Senses engaged and soul singing, Prosatio Silban set to his task with a will. The stack of corn-wraps at his left grew steadily, was taken away, grew again more swiftly. He discovered that the process had its own rhythm — slap, smell, flip, smell, remove; slap, smell, flip, smell, remove — which seemed to coincide with the music wafting into the smoky kitchen. This is not hard at all, he thought, stealing a glance at Ashlaya’s perfect form and inadvertently meeting her amused eyes.

He opened his mouth to speak, when the cook to his left — a pasty-faced youth named Otlon, who had been filling and rolling the fried corn-wraps and arranging them on cloth-covered wicker plates — coughed loudly and made gargling sounds.

“Don’t mind me,” he said apologetically. “I can never get used to whatever plants or flowers or weeds they have around here. Don’t they bother you?”

Schooled in politeness, Prosatio Silban refrained from putting his hand over Otlon’s thin lips.

“Not as such,” he said, one eye on Ashlaya. She had finished her mixing and was now shaping raw wraps for the skillet.

“Why not? They surely bother me.”

“Ah… I don’t know. Sacreant’s Privilege, I would think.”

“What’s that?”

“Well…” He noticed Ashlaya listening out of the corner of her ear. “In exchange for our ministrations to the faithful, Sacreants receive from the Dancing Gods certain benefits. We … the Sacreants don’t get colds or headaches and the like, for one thing, and tend to heal faster.”

“Does that include hearts?” murmured Ashlaya.

Prosatio Silban looked at her, ready to spill a flirtatious reply.

“I wish I didn’t get colds,” Otlon said. “But every summer, it’s the same thing — three weeks of dripping hackery. And the sleeves! I wish I were a Sacreant.”

“No, you don’t,” Prosatio Silban said, feeling as though his heart was running motionless at full speed. He turned again to Ashlaya.

“Why don’t I?” asked Otlon.

“Why don’t you what?”

“Why don’t I wish I was a Sacreant?”

“It’s not exactly as wonderful as it might seem,” Prosatio Silban said.

“Why not? Get to live in the Great Shrine, eat well every day, get to be in charge of everything and tell people what to do. I’d like that better than slaving for old Ape-piss.”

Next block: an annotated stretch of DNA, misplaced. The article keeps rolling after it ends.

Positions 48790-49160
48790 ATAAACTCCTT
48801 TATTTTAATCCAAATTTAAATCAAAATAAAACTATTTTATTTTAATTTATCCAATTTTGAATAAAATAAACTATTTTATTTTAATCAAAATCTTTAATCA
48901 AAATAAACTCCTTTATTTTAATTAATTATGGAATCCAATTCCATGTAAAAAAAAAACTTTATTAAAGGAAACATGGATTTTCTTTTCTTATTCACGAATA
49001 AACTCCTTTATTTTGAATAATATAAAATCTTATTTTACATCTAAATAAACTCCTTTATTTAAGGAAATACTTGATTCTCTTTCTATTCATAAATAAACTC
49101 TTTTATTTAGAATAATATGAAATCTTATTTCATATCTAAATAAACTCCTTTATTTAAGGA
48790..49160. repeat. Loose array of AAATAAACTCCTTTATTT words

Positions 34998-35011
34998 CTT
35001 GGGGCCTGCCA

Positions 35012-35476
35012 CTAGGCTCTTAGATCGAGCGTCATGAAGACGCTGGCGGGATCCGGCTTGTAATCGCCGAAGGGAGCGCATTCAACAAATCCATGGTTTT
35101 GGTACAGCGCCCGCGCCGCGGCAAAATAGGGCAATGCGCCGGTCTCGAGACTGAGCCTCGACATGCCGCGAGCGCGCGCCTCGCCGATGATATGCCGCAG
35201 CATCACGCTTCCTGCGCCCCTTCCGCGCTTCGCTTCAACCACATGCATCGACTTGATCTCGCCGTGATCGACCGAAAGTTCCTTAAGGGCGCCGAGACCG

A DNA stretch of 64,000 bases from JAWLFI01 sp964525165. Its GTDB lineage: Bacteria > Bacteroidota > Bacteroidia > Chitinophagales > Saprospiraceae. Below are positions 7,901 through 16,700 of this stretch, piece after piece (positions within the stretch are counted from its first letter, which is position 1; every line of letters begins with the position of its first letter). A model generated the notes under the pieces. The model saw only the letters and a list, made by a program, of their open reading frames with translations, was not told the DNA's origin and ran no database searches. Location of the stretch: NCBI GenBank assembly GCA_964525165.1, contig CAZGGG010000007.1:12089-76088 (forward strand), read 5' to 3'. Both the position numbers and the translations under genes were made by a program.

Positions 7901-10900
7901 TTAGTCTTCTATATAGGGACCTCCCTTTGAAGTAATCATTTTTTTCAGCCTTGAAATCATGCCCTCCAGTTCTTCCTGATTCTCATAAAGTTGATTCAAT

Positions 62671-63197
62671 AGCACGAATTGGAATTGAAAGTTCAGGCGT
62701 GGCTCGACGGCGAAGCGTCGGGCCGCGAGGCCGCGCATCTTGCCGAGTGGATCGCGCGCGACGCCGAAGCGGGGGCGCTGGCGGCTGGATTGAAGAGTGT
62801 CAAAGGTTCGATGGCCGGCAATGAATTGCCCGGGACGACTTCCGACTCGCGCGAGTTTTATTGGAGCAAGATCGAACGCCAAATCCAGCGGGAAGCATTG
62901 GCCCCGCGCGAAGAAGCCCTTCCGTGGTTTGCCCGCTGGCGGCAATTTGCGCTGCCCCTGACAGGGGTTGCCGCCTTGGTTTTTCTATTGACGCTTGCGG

“You only say that because you …” lack the experience to contrast it to your current station, he almost said. Am I going to talk this pompously for the rest of my life? No wonder people dislike us … dislike the Sacreants, I mean. “You don’t have anything to compare it to,” he finished.

“Compared to this, anything’s better,” grumbled Otlon.

“Be gentle,” whispered Ashlaya. “You’ll learn to like yourself. In time.”

How did you know what I was thinking? But Otlon didn’t give him the chance to ask.

“Why did you quit being a Sacreant anyway?” he asked.

Prosatio Silban’s limbs stiffened in sudden anger. How could he explain, in brief and to a complete stranger, his entire life? That he had been abandoned as a baby at the Great Shrine by one or another poor mother? That, in gratitude for growing up strong-minded and clean-limbed under Sacreantal discipline, he had vowed to repay to his benefactors a debt of someone else’s making? And that he had eventually discovered only disillusion where he had once confidently sought Truth? He groaned inwardly, and relaxed his rage.

“It’s a bit complicated,” he said. “Sometimes a thing isn’t as nice up close as it is from a distance.”

“Sometimes it’s nicer,” Ashlaya said softly. “But you can’t tell that. Before you know it.”

“I think everything’s wretched, from a distance or otherwise,” said Otlon. “You’ll see. Especially here.” He picked up a plateful of filled corn-wraps and ambled off.

Prosatio Silban sighed in relief. Finally. Now for some real conversation.

But when he turned to Ashlaya, she was looking at him apologetically.

“The pitcher’s empty. I must get some more water,” she said. “Wait for me?”

“For you, anything,” Prosatio Silban replied with a bow. “But every heartbeat is an eternity until you return.”

“Then. I shall always return.” She smiled enigmatically and padded away, carrying his heart with her.

“I can’t believe how many wraps these people eat,” Otlon said, returning. “I bet they don’t get colds either.” Prosatio Silban sighed.